Strong & Steady


Orthopedic surgeon offers new life to injured knees and ankles with advanced technology

Brace yourself. That’s something we might say to ourselves—or someone we care about—to help face a bump in the road with strength and resilience.

When that hard knock is a knee or ankle injury, orthopedic surgeon Roddy McGee, DO, is offering his patients a super-strong internal brace. This innovative technique helps people bounce back quicker—and with less discomfort—from injuries.

Dr. McGee uses this internal bracing technique to repair common sports related mishaps, including ACL (anterior cruciate ligament) injuries in knees, Achilles tendon ruptures in ankles, and elbow injuries.

With this internal bracing technique, surgeons can use smaller incisions, so there’s less pain and swelling. “The faster recovery times mean you can return to an active life quicker,” Dr. McGee says. “The internal brace is a super-strong suture material that repairs the injury, provides temporary stability during healing, and is anchored into the bone. The plastic anchor eventually dissolves.”

From tattered and torn to strong and steady. If you’re a sports fan, you know that many knee injuries involve the ACL, the smallest of the four main ligaments in the knee. It is the main stabilizing ligament in the center of the knee. It keeps your shinbone (tibia) from sliding forward and rotating on your thighbone (femur).

Treatment for ACL injuries is typically reconstruction, often using tendons from other places in the body. By using the internal brace technique, surgeons can offer additional strength and support to the reconstructed ligament. It stabilizes the ligament, helping it heal at an appropriate length. It accelerates recovery—allowing people to walk more naturally and return to their activities sooner.

‘I knew what happened immediately’

Your Achilles tendon is the largest tendon in your body, connecting your calf muscle to your heel bone. You need it for walking, running, and jumping. It’s strong, but it can still be vulnerable to painful injuries in both professional and recreational athletes.

Just ask Casey Craven. In February 2017, Casey was trying out for a regional level of American Ninja Warrior when his Achilles gave out in a painful and dramatic way.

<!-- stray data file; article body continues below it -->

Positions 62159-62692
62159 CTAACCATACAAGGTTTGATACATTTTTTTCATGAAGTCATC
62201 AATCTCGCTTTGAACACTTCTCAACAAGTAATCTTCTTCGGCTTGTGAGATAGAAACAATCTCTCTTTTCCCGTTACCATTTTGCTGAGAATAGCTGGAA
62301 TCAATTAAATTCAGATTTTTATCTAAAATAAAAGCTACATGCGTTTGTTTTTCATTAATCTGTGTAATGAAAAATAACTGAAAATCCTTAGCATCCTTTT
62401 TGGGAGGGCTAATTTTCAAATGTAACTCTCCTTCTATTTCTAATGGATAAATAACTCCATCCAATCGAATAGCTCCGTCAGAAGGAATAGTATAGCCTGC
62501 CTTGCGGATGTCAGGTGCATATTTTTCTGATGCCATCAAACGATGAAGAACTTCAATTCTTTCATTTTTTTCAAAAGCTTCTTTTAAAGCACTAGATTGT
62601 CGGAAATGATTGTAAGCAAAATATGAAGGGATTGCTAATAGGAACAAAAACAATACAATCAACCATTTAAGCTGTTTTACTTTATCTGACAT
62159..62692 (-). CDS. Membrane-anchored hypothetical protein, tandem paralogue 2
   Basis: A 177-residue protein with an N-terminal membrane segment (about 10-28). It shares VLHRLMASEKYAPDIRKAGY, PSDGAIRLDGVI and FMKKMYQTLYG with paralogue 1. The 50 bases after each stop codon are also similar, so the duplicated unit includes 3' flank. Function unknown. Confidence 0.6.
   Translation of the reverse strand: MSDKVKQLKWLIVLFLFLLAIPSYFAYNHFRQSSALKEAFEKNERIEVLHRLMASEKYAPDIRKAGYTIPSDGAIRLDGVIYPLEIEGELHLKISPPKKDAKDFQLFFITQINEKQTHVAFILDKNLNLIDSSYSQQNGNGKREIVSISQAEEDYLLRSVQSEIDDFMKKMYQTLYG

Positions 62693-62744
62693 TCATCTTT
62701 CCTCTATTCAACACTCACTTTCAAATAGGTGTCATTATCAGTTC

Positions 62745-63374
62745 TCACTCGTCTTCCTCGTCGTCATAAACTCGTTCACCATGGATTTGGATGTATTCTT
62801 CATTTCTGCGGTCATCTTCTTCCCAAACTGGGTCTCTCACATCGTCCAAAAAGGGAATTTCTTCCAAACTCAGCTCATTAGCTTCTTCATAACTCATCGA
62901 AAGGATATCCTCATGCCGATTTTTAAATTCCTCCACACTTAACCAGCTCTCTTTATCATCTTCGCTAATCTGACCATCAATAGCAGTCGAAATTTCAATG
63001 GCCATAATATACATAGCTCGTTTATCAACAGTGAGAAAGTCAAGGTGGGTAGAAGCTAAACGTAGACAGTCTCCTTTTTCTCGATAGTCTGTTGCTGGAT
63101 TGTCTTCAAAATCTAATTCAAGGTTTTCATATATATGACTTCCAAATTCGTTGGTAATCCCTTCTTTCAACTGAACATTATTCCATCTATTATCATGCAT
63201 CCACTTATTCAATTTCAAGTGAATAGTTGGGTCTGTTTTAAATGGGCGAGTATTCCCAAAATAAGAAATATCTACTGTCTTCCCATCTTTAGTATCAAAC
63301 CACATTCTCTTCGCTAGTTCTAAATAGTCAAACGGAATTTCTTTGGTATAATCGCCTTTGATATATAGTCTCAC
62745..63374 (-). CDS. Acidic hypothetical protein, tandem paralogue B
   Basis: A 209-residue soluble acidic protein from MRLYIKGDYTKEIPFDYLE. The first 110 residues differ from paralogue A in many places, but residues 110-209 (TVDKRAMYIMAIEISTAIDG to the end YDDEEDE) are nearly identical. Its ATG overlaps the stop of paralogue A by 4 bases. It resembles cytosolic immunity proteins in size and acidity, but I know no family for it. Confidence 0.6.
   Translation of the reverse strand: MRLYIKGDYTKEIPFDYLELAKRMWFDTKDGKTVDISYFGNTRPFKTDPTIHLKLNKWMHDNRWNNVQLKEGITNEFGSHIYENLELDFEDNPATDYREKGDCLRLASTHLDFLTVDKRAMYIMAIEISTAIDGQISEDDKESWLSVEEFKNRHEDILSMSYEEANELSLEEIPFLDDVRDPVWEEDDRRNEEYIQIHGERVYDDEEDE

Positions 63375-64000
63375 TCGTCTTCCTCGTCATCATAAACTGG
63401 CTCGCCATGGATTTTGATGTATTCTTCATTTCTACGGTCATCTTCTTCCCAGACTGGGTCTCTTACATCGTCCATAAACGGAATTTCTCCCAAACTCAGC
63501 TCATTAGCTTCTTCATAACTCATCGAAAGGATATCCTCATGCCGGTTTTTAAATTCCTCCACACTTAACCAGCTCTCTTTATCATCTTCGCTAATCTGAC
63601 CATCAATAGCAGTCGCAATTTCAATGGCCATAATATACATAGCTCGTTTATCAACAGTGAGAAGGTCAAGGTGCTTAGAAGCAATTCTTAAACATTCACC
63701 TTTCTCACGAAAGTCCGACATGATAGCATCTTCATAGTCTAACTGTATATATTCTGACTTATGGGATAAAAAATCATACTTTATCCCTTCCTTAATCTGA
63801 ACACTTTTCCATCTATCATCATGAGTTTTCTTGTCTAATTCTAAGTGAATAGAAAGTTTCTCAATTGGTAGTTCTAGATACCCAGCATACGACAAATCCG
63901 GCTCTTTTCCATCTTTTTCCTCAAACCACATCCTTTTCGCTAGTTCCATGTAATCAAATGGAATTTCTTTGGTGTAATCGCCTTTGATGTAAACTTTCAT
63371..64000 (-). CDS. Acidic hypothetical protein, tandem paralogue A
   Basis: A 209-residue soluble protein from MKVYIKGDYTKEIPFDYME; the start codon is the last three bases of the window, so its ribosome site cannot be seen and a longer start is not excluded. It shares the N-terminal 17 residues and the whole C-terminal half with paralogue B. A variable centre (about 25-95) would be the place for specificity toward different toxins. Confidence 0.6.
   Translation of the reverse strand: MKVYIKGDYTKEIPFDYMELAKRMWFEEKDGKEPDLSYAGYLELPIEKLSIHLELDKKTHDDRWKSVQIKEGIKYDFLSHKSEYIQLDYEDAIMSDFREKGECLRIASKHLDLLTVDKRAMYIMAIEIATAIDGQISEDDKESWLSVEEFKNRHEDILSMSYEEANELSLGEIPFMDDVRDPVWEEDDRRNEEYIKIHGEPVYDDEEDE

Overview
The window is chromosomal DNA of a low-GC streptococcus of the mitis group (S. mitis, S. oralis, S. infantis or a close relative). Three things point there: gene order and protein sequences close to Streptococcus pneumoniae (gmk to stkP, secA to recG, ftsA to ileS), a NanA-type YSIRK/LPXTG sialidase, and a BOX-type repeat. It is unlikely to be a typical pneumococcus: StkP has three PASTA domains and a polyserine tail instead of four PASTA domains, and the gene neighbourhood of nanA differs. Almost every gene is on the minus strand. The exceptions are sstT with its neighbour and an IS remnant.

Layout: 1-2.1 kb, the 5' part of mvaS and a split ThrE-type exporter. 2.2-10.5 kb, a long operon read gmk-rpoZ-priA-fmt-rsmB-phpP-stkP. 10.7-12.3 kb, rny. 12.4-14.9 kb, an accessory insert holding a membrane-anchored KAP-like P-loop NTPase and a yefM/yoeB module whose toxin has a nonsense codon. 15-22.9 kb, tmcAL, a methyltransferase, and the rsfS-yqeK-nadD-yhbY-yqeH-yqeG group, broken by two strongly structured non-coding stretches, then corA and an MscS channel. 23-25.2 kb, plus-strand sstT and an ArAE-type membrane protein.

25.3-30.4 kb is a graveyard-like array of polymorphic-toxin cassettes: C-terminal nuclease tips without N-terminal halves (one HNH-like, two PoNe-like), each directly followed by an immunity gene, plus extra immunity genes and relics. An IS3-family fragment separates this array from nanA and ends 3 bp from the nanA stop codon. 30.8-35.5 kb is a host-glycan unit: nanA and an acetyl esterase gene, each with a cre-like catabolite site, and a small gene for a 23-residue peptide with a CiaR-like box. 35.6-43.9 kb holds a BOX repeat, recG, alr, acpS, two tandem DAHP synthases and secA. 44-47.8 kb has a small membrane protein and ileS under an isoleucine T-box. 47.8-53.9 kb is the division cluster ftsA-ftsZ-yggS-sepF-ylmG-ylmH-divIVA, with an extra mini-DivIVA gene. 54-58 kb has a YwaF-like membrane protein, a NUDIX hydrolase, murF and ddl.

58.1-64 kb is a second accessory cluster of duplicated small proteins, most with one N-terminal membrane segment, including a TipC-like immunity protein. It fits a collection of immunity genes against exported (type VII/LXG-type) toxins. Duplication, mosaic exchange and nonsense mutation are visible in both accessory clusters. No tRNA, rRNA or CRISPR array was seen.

“I was on the last obstacle, the 18-foot warped wall, when it popped. I knew what happened immediately,” Casey says. “It was an intense pain that felt like someone hit me in the back of the calf with a baseball bat.”

Dr. McGee repaired Casey’s Achilles with the internal brace technique. As with ACL repairs, internal bracing offers added stability—through a single small incision. Several sets of strong sutures tie together the ends of the tendon. This internal infrastructure braces the tendon during healing. Again, the result is less pain and a speedier recovery.

“Previous repair techniques would require the patient to be in a cast for six months,” Dr. McGee says. With the internal brace technique, patients typically recover much more quickly, he says.

Casey wore a boot for four weeks before he went back to his job as an operating room technician—and to his athletic pursuits, as well. He hasn’t had a problem since, even doing strenuous workouts, he says.

One coach’s game plan: Get it done!

A kinder and custom approach to knee replacement

Sam Thomas, baseball coach at Las Vegas High School, knows how important having the right equipment is to sports success. For him, that includes two custom knee implants.

When Sam first considered knee replacement at the age of 52 to relieve the pain of  osteoarthritis, he thought maybe he was too young. He’d heard he should wait until he was at least 55.

But advances in total knee replacement convinced him otherwise, and today he’s really happy with his custom implants. He got his right knee replaced in June 2015—and then his left in August 2017.

A perfect fit

In the past, orthopedic surgeons had to rely on “off-the-shelf” knee implants from a range of standard sizes, says Roddy McGee, DO. That required surgeons to adjust the bones in the joint to fit the implant. Today, Dr. McGee uses implants that are customized specifically for the patient—the ConforMIS customized knee implant.

How does it work? A CT scan of the patient’s knee is converted to a 3-D model. It’s used to design an implant to match the knee precisely. The custom fit follows the shape and contour of each patient’s knee—so the bone doesn’t have to be altered as much to make it fit. After surgery, these custom knees feel more natural and cause less pain than standard implants.

Sam’s advice? “Don’t wait—get it done,” he says. “Less bone is being removed, so even if I do have to have a knee replacement again sometime in the future, I’d feel very comfortable doing it. In fact, the second replacement actually felt better quicker than the first.”

Move forward with confidence. Find an orthopedic surgeon who does custom knee replacements at St. Rose Dominican by calling 702.616.4900.

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Better days ahead – 5 steps to less pain

If you’re coping with a bout of lower back pain—or living with nagging arthritis pain—you need help to ease the hurt.

Easy does it

Here are some strategies when seeking pain relief. It’s often about finding what works best for you.

  1. Try an over-the-counter pain reliever. Acetaminophen and aspirin can help relieve pain. Ibuprofen or naproxen can help reduce swelling in the affected area.